Friday, April 29, 2016


PS TNI, Madura United Clash Is An Example Of Changing Face Of Football

Persiram hosting Pelita Jaya would not have attracted much in the way of headlines when they met in the Indonesia Super League in days gone by. Two nomadic clubs looking for a home and a fan base. That their current incarnations meet on Sunday is an indication of where Indonesian football is heading these days.

Pelita Jaya of course merged with Bandung Raya to become Pelita Bandung Raya. Didn't matter, they were never going to claim any meaningful support in Bandung where every football daft local has blue blood. A shift to the supposedly more neutral Bekasi and a rebrand, Persipasi Bekasi Raya, was short lived but having spent their entire existance within a three hour radius of Jakarta no one could have anticipated where they would end up.

Persiram come from Raja Ampat in distant Papua but have long played their home games on Java, most recently in Sleman but have also used Lebak Bulus in the past; ironically the one time home of Pelita Jaya when they were first formed.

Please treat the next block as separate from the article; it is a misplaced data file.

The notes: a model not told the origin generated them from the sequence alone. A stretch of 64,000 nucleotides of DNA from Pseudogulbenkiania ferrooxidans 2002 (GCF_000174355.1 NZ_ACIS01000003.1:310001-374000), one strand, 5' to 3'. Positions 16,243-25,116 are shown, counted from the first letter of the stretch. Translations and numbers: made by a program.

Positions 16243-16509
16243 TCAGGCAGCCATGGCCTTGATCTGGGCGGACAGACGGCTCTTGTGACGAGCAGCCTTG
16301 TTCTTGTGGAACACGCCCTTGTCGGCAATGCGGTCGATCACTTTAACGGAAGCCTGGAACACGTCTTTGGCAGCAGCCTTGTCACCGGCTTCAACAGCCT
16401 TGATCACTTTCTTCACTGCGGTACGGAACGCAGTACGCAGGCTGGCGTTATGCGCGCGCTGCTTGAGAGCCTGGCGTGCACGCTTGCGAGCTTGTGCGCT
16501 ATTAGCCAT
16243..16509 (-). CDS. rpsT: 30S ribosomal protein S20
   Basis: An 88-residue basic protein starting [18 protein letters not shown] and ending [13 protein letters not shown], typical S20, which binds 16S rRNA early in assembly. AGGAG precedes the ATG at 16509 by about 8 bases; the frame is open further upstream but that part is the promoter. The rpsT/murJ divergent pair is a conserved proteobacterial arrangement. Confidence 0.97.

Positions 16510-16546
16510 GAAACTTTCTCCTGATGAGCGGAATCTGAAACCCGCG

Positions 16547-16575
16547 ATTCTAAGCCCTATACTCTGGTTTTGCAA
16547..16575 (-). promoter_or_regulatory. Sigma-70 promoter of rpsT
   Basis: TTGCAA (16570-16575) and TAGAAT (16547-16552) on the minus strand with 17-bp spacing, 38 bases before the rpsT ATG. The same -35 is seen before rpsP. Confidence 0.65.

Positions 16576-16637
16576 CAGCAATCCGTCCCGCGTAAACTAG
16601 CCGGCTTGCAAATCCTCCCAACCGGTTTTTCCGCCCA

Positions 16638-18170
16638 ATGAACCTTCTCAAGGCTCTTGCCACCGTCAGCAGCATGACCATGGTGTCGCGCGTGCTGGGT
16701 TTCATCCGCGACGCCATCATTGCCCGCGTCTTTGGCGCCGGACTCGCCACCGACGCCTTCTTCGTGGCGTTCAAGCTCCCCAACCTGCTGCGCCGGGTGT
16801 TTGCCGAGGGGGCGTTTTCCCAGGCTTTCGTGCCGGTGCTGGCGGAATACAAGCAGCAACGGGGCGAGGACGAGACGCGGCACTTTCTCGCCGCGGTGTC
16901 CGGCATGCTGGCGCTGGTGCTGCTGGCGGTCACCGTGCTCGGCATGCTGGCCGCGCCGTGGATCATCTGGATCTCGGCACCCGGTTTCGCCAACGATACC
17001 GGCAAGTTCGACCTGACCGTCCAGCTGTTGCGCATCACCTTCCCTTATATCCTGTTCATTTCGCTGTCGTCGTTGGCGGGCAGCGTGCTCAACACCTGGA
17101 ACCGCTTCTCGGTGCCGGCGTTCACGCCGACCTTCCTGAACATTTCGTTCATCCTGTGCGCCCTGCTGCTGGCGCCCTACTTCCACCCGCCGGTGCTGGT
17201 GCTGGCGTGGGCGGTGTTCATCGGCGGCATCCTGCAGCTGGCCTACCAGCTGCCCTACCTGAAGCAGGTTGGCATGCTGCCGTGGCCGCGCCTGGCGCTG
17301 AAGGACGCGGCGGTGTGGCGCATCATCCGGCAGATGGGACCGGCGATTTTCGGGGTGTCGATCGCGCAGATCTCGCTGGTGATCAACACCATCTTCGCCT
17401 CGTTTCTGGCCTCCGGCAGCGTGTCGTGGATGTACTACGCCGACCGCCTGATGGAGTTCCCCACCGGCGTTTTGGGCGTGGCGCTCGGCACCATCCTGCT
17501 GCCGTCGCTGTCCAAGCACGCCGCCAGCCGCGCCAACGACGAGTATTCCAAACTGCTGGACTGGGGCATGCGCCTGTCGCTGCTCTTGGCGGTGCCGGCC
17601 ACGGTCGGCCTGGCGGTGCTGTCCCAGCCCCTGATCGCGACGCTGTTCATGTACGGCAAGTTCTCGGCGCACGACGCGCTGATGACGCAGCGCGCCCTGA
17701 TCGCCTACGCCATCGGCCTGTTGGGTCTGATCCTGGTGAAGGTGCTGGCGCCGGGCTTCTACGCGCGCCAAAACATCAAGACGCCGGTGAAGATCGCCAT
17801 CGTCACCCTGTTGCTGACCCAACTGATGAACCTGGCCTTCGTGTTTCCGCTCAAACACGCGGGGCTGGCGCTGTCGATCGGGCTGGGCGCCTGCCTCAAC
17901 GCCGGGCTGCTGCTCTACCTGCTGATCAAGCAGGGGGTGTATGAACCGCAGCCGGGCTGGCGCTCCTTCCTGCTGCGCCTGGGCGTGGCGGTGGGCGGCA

Despite appealing to the local Papuan community in their adopted home Persiram struggled to draw fans through the gate with games at LB attracting dozens of spectators at best.

Meanwhile in Madura, Persepam MU were relegated at the end of the 2014 Indonesia Super League campaign and the manager/owner sold up. Not for him the ignomy of second tier football. Here was a man with ambitious plans for Madura, a hot, dry island within touching distance of Surabaya. He sold Persepam MU and bought PBR, moving them lock stock, bibs and cones to Madura and renaming them Madura United.

Persiram on the other hand were bought out by sponsors of PS TNI< a military side which had been cobbled together for the General Sudirman Cup from the remnants of the once mighty PSMS and decided to continue as a professional football club. With Persiram's license in their pocket PS TNI, with a guaranteed following among military personnel even in the centre of the Persib heartland, will play their home games at Siliwangi Stadium, a name itself rich in military folklore, and first up is...Madura United.

Indonesian football is in a constant state of flux at the best of times. No matter how attractive Pelita Jaya or Persiram play, and the former had a well deserved reputation for playing good football, fans would not have been kocking down the gates to watch them play. At least in their current guise of PS TNI v Madura United we may expect a few interested fans making the effort

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